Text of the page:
Let’s Just Call It Mentoring [poll results]

As promised, I wanted to share the results of our completely unscientific poll on reverse mentoring.

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Clearly, people are open to being mentored by someone younger in age. Which again prompts the question: Why call it reverse mentoring? I’d suggest out of respect for the person in the mentor role…let’s just call them such. Age is no longer a part of the mentoring equation. It’s about expertise.

Speaking of the criteria for selecting a mentor, check out Alexandra Levit’s latest post on the Intuit blog. She talks about what you should look for in a mentoring relationship. There are some nice tips to consider.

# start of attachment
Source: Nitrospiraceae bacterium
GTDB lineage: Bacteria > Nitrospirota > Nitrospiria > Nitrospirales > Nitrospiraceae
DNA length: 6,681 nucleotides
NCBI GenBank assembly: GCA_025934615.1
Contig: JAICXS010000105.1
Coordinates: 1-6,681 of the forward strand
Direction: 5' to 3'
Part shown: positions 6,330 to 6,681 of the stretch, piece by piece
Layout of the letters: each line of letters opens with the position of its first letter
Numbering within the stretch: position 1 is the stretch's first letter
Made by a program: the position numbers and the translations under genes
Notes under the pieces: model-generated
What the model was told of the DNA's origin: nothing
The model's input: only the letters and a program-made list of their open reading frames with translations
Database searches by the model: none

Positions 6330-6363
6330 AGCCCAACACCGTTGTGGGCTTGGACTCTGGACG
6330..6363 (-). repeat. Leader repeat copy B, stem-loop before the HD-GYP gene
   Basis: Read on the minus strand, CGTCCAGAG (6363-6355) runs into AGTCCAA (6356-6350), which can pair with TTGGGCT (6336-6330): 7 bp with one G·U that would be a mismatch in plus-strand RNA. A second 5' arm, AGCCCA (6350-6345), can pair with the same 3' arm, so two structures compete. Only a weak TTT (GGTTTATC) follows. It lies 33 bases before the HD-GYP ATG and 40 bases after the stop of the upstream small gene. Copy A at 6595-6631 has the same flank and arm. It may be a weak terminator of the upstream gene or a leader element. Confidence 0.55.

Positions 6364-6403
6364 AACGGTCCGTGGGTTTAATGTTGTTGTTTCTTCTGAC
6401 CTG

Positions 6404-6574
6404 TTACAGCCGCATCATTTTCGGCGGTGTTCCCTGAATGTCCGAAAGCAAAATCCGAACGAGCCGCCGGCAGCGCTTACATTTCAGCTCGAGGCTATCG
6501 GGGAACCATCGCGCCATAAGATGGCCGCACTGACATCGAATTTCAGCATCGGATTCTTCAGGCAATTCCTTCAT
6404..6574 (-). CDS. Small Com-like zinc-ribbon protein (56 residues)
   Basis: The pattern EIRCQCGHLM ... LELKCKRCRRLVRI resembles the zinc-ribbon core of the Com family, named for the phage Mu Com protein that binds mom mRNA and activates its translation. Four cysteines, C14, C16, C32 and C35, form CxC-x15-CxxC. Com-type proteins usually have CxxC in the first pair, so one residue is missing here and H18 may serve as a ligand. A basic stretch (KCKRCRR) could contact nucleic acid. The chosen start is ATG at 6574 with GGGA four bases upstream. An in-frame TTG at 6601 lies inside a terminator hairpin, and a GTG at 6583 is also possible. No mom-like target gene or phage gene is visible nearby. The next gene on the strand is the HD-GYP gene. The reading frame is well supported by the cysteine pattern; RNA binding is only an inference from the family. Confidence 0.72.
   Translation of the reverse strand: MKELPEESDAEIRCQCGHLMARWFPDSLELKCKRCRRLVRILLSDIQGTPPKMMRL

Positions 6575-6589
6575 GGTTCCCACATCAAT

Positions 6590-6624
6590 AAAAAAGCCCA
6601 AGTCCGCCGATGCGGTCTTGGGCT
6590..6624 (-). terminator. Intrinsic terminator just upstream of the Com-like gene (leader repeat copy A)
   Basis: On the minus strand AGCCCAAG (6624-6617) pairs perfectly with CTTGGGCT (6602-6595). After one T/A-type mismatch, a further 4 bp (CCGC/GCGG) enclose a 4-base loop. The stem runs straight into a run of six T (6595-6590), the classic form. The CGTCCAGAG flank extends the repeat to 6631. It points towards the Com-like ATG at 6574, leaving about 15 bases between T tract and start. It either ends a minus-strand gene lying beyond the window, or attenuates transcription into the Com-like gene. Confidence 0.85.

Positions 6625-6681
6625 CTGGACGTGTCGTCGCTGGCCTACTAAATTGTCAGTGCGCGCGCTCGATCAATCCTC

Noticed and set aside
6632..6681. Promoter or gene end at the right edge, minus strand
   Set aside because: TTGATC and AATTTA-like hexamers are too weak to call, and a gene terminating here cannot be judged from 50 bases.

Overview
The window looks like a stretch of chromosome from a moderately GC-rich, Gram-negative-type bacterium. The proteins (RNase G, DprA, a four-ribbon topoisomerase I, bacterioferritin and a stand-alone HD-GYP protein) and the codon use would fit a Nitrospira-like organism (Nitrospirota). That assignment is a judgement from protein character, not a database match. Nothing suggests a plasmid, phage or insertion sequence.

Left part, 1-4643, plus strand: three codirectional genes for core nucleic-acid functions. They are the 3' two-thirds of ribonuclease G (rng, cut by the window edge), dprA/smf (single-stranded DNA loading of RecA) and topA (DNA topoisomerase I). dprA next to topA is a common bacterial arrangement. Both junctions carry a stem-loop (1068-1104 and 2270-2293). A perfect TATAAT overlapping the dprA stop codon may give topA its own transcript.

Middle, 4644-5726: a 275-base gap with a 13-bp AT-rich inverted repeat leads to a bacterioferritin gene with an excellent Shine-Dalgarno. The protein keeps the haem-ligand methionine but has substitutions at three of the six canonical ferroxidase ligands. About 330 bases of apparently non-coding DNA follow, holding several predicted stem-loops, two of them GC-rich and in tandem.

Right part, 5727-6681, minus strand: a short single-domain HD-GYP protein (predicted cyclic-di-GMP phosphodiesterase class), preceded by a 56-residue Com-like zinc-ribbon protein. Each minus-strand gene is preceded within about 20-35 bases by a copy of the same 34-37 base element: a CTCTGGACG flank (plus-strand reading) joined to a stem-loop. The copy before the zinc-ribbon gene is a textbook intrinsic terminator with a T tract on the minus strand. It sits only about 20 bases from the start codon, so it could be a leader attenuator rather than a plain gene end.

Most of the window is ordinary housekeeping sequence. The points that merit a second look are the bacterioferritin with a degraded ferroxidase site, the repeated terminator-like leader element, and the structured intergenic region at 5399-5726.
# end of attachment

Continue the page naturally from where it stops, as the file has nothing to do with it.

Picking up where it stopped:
Thanks to everyone who participated in the survey!


  1. says

    @Corey – Thanks for the comment. I sometimes feel the whole “generations in the workplace” conversation has done more to keep us in age silos than to break down barriers.

  2. says

    Reverse mentoring has been around for a while even before Jack Welch made the term popular. However, it also has another less known meaning. Reverse mentoring has also been used to mean that you see someone acting in a way that you don’t like, don’t want to be like, etc. and you commit yourself to doing the opposite. In other words that person, by their actions, has helped you learn to act in reverse of what they typically do; thus “reverse mentoring.” Think how many times in your life a person may have acted as a reverse mentor?

  3. says

    @Rey – Thanks for sharing. I hadn’t heard of reverse mentoring used in that context before. But it’s so true. I’ve learned just as much (if not more) from people I didn’t want to emulate.